The pale colours near the horizon give way above to the fading indigo. Dawn creeps across the sky. The yard lights, which dot the valley to the east, a steady spot on a quiet morning.
This scene plays itself out 365 times a year. The only difference being the time on the clock that matches the rising sun. The brilliance of the snow will slowly fade to the glorious greens, yellows and blues of the farm lands below. Then the slow switch back to the fall’s golden touch which will once again be replaced by that first dusting of white.
In the western sky nightly we will be treated to the delicious colours of a beautiful prairie sunset. On a bitterly cold day the sky may burst into colour with sundogs. At night the moon keeps us company with it’s outstanding brilliance. The northern lights dance across the sky on occasion and the milky way never fails to thrill when “the stars align” and it is in it’s full glory.
The scenery and days changes in a natural progression. Nothing radical happens. Which is the point. This is my privileged backdrop to a world wide pandemic that saw lockdowns, health care bulging at the seams and a significant death toll. This is where I watch global climate change as it rages away with severe unprecedented weather that impacts so many. And now this is my view as I read and watch the news about the war in the Ukraine.
And war it is. Millions displaced; mostly mothers, grandmothers and children. Tears streaming down their faces or looks of absolute shock. Fathers, son, brothers and grandfathers left to fight against an enemy lead by a man who is so full of vitriol that it is hard for me to phantom. At this point there are no concepts really of a death toll and casualty lists as the situation is so intense bodies are not even been gathered up. The bread basket of Europe is literally being destroyed. It’s an area very rich in minerals, natural gas and productive farmland plus add in a high level of nuclear power and now it is being decimated.
It reminds me of the pictures of Syria and that is the rub that keeps nibbling at me. For over 10 years there has been “civil” war in Syria (aided by Russia) and a huge mass exodus of a country that has literally been bombed to smithereens. The humanitarian exodus crisis there has never resolved and the numbers in refugee camps is astounding as they have no place to go back to nor anywhere to go forward to. And now Putin pushes through into Ukraine after annexing Crimea in 2014. And “we” stand by.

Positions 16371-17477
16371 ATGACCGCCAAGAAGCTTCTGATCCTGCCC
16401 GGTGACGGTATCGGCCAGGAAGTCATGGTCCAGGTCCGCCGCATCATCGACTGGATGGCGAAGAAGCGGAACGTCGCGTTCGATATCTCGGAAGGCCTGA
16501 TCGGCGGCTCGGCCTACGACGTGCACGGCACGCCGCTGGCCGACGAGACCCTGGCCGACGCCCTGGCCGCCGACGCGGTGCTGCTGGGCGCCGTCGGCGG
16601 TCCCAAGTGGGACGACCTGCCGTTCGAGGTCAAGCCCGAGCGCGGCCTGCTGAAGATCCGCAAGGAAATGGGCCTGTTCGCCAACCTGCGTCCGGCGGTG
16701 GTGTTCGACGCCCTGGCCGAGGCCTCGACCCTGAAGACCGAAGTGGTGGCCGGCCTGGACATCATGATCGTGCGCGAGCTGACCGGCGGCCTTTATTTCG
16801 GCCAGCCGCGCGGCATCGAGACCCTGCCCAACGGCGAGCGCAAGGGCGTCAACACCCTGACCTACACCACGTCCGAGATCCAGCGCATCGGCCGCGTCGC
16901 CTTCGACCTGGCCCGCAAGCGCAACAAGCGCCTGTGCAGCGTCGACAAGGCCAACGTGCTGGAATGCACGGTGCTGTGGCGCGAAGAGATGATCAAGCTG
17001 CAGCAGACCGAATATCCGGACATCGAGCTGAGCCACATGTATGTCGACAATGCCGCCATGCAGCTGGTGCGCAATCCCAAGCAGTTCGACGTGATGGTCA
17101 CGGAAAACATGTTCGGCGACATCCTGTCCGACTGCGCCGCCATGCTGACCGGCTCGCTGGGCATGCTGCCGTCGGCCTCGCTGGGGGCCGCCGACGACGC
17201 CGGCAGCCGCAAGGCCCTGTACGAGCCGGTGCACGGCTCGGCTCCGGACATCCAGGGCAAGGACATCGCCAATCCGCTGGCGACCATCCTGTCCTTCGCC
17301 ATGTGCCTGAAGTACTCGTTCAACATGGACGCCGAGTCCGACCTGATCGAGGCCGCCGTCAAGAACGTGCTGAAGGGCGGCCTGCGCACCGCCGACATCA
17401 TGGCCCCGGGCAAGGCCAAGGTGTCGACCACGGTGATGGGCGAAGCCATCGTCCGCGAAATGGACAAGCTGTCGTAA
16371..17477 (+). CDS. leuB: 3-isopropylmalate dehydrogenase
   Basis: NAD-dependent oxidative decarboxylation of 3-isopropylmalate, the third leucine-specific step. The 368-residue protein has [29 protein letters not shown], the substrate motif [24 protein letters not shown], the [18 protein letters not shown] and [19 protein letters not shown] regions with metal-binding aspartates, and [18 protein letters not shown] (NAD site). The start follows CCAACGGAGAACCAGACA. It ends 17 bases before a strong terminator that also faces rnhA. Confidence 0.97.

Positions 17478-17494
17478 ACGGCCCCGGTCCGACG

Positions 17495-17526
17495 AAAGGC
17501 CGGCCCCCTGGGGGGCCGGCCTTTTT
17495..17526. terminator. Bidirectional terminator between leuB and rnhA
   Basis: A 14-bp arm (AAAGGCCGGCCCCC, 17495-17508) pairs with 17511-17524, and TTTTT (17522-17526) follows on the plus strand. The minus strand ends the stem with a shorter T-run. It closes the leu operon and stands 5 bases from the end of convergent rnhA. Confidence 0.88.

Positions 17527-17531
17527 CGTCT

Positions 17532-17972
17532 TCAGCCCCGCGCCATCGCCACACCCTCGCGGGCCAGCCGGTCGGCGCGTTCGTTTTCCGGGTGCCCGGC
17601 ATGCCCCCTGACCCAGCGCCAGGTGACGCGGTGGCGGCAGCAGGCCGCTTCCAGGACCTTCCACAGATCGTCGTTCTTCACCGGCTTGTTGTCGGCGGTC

I sit and watch my rural country side. I have sleepless nights. I give to the Red Cross. It does not feel like enough. I read other posts and know that many feel the same way. A sort of helplessness. During the First World War women and girls knit socks for the troops. They needed them for warmth and to keep their feet in good condition in the trenches. This war has people booking Ukrainian AirBnB’s so that they can get money directly into the hands of the local people. Perhaps that is the equivalent. Canadian students use their internet prowess to help fleeing Ukrainians avoid the areas of heaviest conflict. The neighbouring countries are opening their gates and it seems the world will as well. Which strikes me as unfair given the number of Syrian refuges (last count 5.6M) still living in camps.
The phrase “to hell in a handbasket” seems to keep coming to mind because on a macro level the world seems so overwhelming. And it all feels so out on my control because it is. I find it hard to write of light fluffy stuff just as I did during the discovery (now ongoing in many regions of Canada) of the graves of murdered Indigenous children sent to Residential Schools. I feel, as a free Canadian (and don’t even get me started on those stupid freedom rallies or it’s a long rant like it was at the ski hill in Saskatoon today) we need to do more.
On a personal micro level 2022, so far, has seemed to tilt towards the overwhelming as well. There have been some highs to help balance the lows. And throughout both the micro and the macro levels of life I’ve come to realize two things. There is a lot of s*** in life that you cannot control. One must hang on to hope.